makes bid for Ontario nuclear plant
TORONTO - One of Canada's largest nuclear power plants may
be about to change hands. Troubled power giant British Energy
wants out of its lease of Ontario's Bruce nuclear power
station on the shores of Lake Huron.
On Monday, a consortium of three Canadian companies,
with help from unions at the plant, announced a $770-million
plan to take control of Bruce Power.
The provincial government hopes the buyout will help ease
power shortages in Ontario and lead to lower electricity
last month the Ontario government backtracked and froze
electricity prices after trying to deregulate the electricity
market. Those attempts saw prices soar for Ontario consumers,
as well as bringing warnings of blackouts.
British Energy, the company that leases and runs the Bruce
nuclear station, announced it was in serious financial
trouble. After months of uncertainty, three Canadian companies,
with support from employees, announced a deal to buy out
Energy Minister John Baird called the announcement good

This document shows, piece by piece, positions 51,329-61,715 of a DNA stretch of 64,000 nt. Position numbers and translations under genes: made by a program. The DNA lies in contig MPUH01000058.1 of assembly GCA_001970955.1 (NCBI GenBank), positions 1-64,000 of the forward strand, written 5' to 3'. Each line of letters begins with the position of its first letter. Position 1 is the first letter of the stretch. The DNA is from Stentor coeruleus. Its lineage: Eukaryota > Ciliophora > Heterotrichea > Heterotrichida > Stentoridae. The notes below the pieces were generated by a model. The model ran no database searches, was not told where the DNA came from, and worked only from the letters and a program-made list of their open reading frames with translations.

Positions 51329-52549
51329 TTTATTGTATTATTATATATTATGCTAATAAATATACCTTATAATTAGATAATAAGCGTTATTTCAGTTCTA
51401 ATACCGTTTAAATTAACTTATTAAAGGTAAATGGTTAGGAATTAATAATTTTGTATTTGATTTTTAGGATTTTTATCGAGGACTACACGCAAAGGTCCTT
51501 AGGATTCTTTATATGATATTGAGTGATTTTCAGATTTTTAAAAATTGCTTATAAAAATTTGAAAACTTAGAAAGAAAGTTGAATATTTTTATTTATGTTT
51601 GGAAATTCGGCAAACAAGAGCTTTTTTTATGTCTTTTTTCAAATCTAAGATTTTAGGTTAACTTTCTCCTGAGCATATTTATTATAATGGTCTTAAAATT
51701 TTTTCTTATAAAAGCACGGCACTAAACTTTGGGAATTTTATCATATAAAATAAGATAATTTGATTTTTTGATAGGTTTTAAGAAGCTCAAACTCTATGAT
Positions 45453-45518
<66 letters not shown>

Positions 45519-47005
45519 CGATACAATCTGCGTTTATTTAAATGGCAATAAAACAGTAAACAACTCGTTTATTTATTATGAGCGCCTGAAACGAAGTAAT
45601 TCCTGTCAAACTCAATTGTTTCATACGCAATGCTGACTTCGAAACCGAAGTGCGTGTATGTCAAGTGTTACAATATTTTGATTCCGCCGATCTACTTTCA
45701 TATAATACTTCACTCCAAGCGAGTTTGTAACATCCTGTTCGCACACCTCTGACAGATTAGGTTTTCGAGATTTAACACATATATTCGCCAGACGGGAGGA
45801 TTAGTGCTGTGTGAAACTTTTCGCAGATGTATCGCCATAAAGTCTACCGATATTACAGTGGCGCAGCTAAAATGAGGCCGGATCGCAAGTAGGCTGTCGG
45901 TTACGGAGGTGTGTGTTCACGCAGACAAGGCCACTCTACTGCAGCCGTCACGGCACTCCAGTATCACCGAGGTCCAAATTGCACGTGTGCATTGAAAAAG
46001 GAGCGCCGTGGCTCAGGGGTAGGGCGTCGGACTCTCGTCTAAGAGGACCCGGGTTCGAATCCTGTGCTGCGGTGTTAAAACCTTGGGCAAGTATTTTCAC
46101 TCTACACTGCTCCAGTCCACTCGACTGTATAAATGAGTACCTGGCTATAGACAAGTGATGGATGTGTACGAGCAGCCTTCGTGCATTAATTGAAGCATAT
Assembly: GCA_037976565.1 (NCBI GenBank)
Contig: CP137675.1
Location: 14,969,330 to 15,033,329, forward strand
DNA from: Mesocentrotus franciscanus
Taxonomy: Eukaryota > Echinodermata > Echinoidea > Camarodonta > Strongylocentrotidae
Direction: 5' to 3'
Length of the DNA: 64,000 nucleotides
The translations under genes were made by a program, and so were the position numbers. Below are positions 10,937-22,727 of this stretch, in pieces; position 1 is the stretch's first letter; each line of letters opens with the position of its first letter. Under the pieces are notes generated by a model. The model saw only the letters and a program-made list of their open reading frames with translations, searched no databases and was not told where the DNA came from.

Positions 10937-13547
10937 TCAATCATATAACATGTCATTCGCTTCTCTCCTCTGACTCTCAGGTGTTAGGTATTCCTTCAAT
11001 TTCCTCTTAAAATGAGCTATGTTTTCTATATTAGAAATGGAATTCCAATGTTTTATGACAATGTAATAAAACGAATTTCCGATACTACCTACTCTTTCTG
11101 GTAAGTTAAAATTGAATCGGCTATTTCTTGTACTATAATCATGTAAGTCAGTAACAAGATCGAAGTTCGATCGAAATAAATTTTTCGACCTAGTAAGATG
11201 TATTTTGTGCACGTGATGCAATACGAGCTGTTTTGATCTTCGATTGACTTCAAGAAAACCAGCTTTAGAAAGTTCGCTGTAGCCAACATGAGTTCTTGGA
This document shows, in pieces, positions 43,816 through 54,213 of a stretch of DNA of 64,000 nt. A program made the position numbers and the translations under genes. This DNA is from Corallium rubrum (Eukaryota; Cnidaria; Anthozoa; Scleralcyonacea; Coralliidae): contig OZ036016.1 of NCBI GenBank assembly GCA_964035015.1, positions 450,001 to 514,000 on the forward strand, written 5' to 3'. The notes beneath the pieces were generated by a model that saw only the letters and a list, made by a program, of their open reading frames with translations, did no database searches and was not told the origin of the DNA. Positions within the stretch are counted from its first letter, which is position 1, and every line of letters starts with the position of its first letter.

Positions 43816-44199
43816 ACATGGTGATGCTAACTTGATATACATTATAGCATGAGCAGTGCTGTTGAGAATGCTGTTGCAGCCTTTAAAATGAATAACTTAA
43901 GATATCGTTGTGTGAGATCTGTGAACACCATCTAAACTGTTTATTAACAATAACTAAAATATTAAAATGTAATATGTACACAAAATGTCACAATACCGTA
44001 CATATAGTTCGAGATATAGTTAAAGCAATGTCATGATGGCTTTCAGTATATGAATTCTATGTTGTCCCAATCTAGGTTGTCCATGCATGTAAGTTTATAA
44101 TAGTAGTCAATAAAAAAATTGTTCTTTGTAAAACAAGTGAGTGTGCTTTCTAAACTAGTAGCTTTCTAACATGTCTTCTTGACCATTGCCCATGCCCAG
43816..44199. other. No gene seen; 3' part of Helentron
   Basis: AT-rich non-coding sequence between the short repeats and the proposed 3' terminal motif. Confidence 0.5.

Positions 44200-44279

news for electricity customers. Baird says the deal will
end uncertainty at Bruce and will see two nuclear reactors,
currently sitting idle, brought back on line.
Power is confident that they'll be able to get these two
reactors up and running next year to meet our growing
demand for electricity, and that'll be good news for consumers
because it will keep the price low."
Adams of the advocacy group Energy Probe says a greater
supply is a good thing. But he worries the companies aiming
to take over the Bruce plant Cameco, TransCanada
Pipelines, and the Ontario Municipal Employees Retirement
Fund have no experience running nuclear plants.
Adams says the companies simply "are not competent."
McIntyre of Cameco, says the buyout will only affect financial
control. The management and staff licensed to run Bruce
Power will remain the same.
the owners are bringing to the table is the financial
security that's required for the Bruce Power partnership
to move forward. The operational structure of the stations
is essentially exactly the same as it was before."
deal still faces a number of hurdles and ultimately must
be approved by the Canadian Nuclear Safety Commission.
The consortium hopes that will happen by mid-February.